Back in the old days insurers would offer peanuts on injury cases worth less than $10,000 because insures believed few personal injury lawyers would take such cases due to the cost of litigation relative to the value of a case. To address this problem the Oregon legislature enacted ORS 20.080. That law provides for attorney fees and costs in the event:
• A demand for $10,000 or less is made in compliance with ORS 20.080; and
• The plaintiff is eventually awarded more than is offered within 30 days of the demand

ORS 20.080, for the most part, dissuaded insurers from taking unreasonable positions for fear of having to pay an injured person’s attorney fees. Then, something changed.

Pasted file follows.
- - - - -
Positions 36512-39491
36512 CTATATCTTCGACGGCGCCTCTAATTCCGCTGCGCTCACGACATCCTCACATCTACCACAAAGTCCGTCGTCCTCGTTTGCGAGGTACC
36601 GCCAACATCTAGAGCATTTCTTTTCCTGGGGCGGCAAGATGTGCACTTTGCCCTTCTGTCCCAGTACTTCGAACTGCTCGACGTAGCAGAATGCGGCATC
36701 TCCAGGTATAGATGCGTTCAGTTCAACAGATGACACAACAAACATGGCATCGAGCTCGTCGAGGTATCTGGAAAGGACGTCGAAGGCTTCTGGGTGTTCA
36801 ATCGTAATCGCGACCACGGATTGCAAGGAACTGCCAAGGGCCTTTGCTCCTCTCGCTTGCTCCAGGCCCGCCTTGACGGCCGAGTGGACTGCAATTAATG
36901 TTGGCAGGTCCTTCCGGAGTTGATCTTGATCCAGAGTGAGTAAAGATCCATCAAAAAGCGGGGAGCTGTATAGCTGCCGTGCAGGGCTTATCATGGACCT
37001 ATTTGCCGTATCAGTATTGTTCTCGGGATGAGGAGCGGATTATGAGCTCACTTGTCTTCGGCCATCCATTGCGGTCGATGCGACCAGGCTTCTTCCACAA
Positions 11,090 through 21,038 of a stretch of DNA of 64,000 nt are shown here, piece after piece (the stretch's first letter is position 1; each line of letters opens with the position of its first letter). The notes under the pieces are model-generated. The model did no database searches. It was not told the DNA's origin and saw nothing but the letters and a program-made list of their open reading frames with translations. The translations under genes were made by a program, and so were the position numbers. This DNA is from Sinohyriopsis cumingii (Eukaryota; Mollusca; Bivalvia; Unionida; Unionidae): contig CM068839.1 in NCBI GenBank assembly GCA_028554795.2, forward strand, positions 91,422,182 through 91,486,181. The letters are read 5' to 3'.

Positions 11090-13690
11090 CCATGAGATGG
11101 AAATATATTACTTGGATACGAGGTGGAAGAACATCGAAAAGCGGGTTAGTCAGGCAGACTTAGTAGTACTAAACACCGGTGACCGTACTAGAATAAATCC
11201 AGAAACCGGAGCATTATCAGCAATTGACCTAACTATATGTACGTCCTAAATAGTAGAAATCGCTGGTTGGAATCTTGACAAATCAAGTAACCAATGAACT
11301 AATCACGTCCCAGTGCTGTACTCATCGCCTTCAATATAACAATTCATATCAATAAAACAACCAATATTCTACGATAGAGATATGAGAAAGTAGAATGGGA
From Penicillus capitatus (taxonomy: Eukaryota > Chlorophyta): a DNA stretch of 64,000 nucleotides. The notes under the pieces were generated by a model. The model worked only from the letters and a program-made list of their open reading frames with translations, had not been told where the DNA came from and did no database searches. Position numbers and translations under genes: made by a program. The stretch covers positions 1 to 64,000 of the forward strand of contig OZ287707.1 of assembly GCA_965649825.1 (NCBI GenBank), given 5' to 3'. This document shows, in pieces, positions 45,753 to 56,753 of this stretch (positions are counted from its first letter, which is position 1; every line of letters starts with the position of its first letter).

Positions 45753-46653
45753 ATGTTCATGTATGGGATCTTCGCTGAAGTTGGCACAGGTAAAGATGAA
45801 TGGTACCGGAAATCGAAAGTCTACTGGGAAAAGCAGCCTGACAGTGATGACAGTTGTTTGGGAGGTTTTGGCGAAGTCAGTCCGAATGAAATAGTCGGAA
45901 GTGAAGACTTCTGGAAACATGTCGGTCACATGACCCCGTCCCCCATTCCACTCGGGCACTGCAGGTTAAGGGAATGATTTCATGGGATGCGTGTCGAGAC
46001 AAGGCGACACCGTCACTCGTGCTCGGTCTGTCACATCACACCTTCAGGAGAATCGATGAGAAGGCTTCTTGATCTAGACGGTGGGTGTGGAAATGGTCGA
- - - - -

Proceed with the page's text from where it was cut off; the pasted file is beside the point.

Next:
Allstate began routinely appealing arbitration award apparently so new Allstate lawyers could get trial experience. I can understand why. After all, the best training is the real deal.

Meanwhile, Allstate wastes time… the plaintiff’s time, the defendant’s time, jurors time, judges time, court staff time and of course lawyers’ time. Allstate’s choice to waste time comes as Oregon Courts struggle to stretch resources and while many Oregon courts switch to electronic systems.
Allstate’s unethical tactics have become legendary after David Berardinelli’s 2008 book From Good Hands to Boxing Gloves: The Dark Side of Insurance. Just as Allstate’s methods changed the insurance industry for the worse back in the 90s, Allstate’s at it again!

Other insurers, including Geico, seem to be following suit by also appealing awards to trial on small 20.080 injury claims. The solution? Win at trial, keep good time records and force bad actor insurance companies to pay high attorney fee awards.

 

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